Business and Job Creation
Want a thriving economy? The Goldwater Institute knows that best business climate is one where low taxes and minimal regulation benefit all employers – not one where subsidies and special tax breaks offer an advantage to a chosen few. When a government agency can decide which businesses to favor, it opens the door for the misguided pursuit of investment fads or, at worst, the potential for corruption and abuse. Our research offers sound policies for government, and we’re not afraid to fight when we see bad ideas that put taxpayers at risk.
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Assessing Arizona's Economy: Boom or Bust?Posted on June 06, 2002 | Type: Policy Report
From 1990 to 2000 Arizona's population increased by 1.5 million residents, making it the second fastest-growing state in the nation. Of the state's 5 million inhabitants, 3.3 million, or 65 percent, came from another state or from outside the United States. Despite this overwhelming evidence that Arizona is a desirable place to live and work, the state's growth has generated a great deal of worry.
Leaders Worry too Much about Arizona's GrowthPosted on May 31, 2002 | Type: In the News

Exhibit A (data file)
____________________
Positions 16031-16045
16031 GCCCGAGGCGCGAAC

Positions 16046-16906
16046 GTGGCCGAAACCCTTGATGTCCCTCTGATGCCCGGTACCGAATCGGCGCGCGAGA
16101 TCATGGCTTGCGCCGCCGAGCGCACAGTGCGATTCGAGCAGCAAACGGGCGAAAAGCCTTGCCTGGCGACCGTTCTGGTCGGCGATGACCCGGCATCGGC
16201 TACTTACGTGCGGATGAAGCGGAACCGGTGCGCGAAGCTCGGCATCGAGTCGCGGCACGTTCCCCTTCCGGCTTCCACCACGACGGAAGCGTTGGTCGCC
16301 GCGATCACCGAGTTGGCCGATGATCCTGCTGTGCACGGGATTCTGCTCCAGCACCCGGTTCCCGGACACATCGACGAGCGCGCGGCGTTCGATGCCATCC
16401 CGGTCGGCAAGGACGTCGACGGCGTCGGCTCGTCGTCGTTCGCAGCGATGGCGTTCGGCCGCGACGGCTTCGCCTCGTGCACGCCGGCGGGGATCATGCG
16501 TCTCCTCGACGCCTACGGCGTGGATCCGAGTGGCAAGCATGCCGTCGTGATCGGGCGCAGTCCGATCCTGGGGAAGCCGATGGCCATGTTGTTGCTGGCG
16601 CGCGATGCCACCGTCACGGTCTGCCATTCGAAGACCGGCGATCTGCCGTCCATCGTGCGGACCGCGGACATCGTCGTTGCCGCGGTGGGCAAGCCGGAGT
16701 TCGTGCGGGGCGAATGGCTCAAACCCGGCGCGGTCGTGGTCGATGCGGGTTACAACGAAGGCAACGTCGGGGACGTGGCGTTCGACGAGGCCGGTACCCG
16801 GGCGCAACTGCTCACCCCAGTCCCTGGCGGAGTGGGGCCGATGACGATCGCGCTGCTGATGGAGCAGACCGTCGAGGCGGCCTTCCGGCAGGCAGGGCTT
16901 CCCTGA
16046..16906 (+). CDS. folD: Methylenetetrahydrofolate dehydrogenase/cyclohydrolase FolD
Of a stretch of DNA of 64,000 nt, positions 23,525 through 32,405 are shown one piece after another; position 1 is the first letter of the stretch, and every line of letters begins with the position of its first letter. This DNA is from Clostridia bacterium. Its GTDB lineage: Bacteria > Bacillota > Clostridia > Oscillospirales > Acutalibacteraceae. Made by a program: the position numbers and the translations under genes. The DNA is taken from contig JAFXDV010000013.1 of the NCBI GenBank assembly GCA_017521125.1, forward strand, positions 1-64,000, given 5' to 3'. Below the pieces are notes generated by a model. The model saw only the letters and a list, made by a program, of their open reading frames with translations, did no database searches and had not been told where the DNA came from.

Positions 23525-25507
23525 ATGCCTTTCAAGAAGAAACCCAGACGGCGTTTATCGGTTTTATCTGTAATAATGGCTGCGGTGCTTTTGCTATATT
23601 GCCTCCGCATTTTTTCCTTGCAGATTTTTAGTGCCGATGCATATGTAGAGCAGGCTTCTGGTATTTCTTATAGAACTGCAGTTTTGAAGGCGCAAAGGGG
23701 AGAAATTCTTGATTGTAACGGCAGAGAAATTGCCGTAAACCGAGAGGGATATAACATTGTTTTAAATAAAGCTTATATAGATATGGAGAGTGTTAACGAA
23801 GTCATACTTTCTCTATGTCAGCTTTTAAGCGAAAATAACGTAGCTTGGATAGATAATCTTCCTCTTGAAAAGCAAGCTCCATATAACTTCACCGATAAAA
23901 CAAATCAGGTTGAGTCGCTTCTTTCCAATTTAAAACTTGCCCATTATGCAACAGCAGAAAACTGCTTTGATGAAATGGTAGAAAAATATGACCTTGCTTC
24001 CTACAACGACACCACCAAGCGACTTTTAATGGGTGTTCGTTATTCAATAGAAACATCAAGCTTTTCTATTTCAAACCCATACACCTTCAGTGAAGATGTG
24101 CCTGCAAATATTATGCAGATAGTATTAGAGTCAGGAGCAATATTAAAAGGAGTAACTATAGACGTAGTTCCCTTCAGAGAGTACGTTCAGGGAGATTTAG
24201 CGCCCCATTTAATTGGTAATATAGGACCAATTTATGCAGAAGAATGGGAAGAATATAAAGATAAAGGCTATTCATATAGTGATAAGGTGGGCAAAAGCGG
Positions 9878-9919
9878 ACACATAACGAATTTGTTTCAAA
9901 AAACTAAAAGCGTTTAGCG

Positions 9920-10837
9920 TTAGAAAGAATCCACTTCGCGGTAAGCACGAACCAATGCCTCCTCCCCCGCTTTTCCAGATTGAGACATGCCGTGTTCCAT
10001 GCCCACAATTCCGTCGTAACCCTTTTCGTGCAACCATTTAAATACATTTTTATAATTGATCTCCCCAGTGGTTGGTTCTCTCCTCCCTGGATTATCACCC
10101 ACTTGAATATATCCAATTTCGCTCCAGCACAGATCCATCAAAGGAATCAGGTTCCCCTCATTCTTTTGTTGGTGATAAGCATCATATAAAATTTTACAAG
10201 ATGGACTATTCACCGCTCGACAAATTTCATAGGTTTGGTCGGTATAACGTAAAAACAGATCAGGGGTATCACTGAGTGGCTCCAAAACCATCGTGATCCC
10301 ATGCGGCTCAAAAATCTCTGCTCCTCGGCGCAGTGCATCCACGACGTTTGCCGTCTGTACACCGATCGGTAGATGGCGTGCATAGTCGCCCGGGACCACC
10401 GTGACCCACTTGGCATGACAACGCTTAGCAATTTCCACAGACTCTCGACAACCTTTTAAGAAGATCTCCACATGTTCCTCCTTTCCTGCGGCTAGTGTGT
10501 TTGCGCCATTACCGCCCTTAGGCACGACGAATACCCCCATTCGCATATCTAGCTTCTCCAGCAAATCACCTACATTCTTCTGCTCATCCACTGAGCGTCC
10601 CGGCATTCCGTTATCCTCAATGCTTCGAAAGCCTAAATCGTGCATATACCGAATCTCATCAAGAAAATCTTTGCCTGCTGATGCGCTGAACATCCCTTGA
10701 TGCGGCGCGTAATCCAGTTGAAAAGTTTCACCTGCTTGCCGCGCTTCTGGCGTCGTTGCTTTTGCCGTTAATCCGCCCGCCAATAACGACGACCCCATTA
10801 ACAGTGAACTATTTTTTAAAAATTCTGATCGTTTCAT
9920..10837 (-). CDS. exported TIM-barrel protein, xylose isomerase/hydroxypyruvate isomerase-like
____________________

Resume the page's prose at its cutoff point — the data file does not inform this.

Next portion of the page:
Arizona's corporate and political leaders may be worrying needlessly about the relationship between the state's rapid growth and its economic future.
The Freedom of Information Versus the Right to Privacy: A Pro-Market Framework for ArizonaPosted on May 24, 2002 | Type: Policy Report | Author: Solveig Singleton
The free movement of information throughout the economy and in government benefits Arizonans as citizens and consumers. At the same time, the right to privacy is also an important aspect of public and commercial life. Developments in information technology increasingly bring the free movement of information into conflict with the right to privacy.
No Time to Power DownPosted on March 05, 2002 | Type: In the News
Nothing demonstrates better how feeble electricity deregulation has been in Arizona than the Corporation Commission's recent rejection of the proposed Toltec power station in Eloy. If the electricity market is open for competition, why do government regulators still prohibit private companies from providing electricity services to customers?
The Economic Effects of Increasing Competition in Long Distance Telecommunications Service in ArizonaPosted on November 01, 2001 | Type: Policy Report | Author: David W. Sosa
As a fragment of the former Bell system and the incumbent provider of local telephone service, Qwest is specifically prohibited by federal law from providing long distance telecommunications service in areas where it has traditionally offered local service. This means that it cannot provide voice and data service between Arizona and New Mexico, for example, nor between Phoenix and Tucson for that matter. To enter these markets, Qwest must obtain permission from state and federal regulators.